## Mathematical Models and Numerical Simulations of phase change in Lagrangian and Eulerian descriptions

##### Issue Date

2012-12-31##### Author

Quiros Fonseca, Luis Alonso

##### Publisher

University of Kansas

##### Format

172 pages

##### Type

Thesis

##### Degree Level

M.S.

##### Discipline

Mechanical Engineering

##### Rights

This item is protected by copyright and unless otherwise specified the copyright of this thesis/dissertation is held by the author.

##### Metadata

Show full item record##### Abstract

This thesis presents development of mathematical models for liquid-solid and solid-liquid phase change phenomena in Lagrangian and Eulerian descriptions. The mathematical models are derived by assuming a smooth interface (or transition region) between the solid and liquid phases in which the specific heat, thermal conductivity, density and latent heat are continuous and differentiable functions of temperature. The width of the interface region can be as large or as small as desired by a specific application. The derivations assume the matter to be homogeneous and isotropic. In case of Lagrangian description we assume zero velocity field i.e. no flow with free boundaries i.e. stress free medium. Under these assumptions the mathematical model reduces to the first law of thermodynamics i.e. energy equation. The derivation is based on specific total energy and the heat vector. The constitutive theory for heat vector is assumed to be Fourier heat conduction law. The specific total energy incorporates the physics of phase change in the transition region between the solid and the liquid phases. This results in a time dependent non-linear diffusion equation in temperature. The physics of initiation of the phase change as well as formation and propagation of the transition region (front) is intrinsic in the mathematical model and hence no other means of front tracking are required. For the purposes of numerical simulation, the mathematical model can also be recast as a system of first order partial differential equations. In case of Eulerian description, the mathematical model consists of the continuity equation, momentum equations, energy equation, constitutive theories for stress tensor and heat vector in the liquid phase, solid phase and as well in the transition region. In the liquid phase we assume the matter to be Newtonian fluid, hence the details of the mathematical model are straight forward. In the solid region we assume the solid to be hypoelastic, hence the rate constitutive theory is valid for the stress tensor. We also assume Fourier heat conduction law for the solid phase. In the transition region containing a mixture of solid and liquid phases, use of mixture theory is most appropriate for conservation laws as well as the constitutive theory. Such mathematical models are beyond the scope of the work considered in this thesis. Instead, we present a simple model that is based on representative volume fractions in the transition region. Eulerian descriptions are necessitated when phase change occurs in a flowing medium. Regardless of whether the mathematical models utilize Lagrangian or Eulerian description, the resulting mathematical models consist of a system of non-linear partial differential equation in space and time, i.e. they constitute initial value problems. Numerical solutions of these mathematical models are obtained using space-time least squares finite element process based on minimization of residual functional. This approach results in space-time variationally consistent integral forms that yield symmetric algebraic systems with positive definite coefficient matrices that ensure unconditionally stable computations during the entire evolution. The local approximations for the dependent variables in the mathematical model are considered in h,p,k framework which permits higher degree as well as higher order space-time approximations in space and time. Numerical values of the evolution are computed using a space-time strip or a space-time slab corresponding to an increment of time with time marching. Numerical studies in R^1 and R^2 are presented to demonstrate simulation of the initiation of the phase change as well as its subsequent propagation during evolution. These studies cannot be performed using sharp interface and phase field models. The smooth interface approach considered in the present work has many significant benefits: (i) Continuous and differentiable transition region permits desired physics and avoids singular fronts that are nonphysical. (ii) The mathematical model in Lagrangian description result in a single non-linear PDE from the first law of thermodynamics which provides the ability to initiate as well as locate the phase transition front during evolution without using special front tracking methods. (iii) In Eulerian description the Navier Stokes equations and the constitutive theories for stress tensor and heat vector result in a system of non-linear PDEs with the same features for phase change initiation and propagation as in the case of Lagrangian description. (iv) The mathematical models and the computational approach presented here permits initiation of the phase transition interface and its propagation without employing any special means. This is not possible in sharp interface and phase field mathematical models. (v) The computational methodology employed in this work ensures unconditionally stable computations in which very high accuracy of evolution is possible for each time step during evolution.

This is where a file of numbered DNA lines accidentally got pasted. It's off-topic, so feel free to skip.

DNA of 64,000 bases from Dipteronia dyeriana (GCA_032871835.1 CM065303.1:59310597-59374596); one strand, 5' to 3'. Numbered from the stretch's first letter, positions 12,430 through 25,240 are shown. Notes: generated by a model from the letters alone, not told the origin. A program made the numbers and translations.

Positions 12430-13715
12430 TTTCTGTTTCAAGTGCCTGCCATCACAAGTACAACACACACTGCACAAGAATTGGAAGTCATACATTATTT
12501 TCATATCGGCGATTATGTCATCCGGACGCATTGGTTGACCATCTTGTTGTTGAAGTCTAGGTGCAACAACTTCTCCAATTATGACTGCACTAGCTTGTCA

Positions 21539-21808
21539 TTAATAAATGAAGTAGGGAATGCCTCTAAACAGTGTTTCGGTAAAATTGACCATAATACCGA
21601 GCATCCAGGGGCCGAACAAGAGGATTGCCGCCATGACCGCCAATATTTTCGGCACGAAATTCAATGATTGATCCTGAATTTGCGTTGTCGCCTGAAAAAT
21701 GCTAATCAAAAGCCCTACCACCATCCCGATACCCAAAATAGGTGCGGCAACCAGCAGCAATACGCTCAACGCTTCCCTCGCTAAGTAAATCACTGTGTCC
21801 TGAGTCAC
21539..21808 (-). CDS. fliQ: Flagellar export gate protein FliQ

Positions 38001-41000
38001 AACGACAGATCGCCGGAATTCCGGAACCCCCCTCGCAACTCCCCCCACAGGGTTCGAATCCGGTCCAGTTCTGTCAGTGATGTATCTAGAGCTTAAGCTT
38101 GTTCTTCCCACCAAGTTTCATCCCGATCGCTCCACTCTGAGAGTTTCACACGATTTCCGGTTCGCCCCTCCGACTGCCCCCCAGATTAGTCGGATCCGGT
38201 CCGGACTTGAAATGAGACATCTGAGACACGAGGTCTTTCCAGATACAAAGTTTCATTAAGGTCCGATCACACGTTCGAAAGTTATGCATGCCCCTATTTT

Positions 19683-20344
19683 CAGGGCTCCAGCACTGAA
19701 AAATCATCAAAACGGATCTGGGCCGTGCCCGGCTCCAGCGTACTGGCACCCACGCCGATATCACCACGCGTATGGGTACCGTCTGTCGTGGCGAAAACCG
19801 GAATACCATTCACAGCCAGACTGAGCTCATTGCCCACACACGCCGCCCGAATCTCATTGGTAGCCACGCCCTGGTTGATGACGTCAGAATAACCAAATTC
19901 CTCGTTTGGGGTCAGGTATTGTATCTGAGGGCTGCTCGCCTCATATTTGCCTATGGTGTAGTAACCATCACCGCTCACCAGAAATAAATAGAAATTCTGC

##### Collections

- Engineering Dissertations and Theses [705]
- Theses [3202]

Items in KU ScholarWorks are protected by copyright, with all rights reserved, unless otherwise indicated.

We want to hear from you! Please share your stories about how Open Access to this item benefits YOU.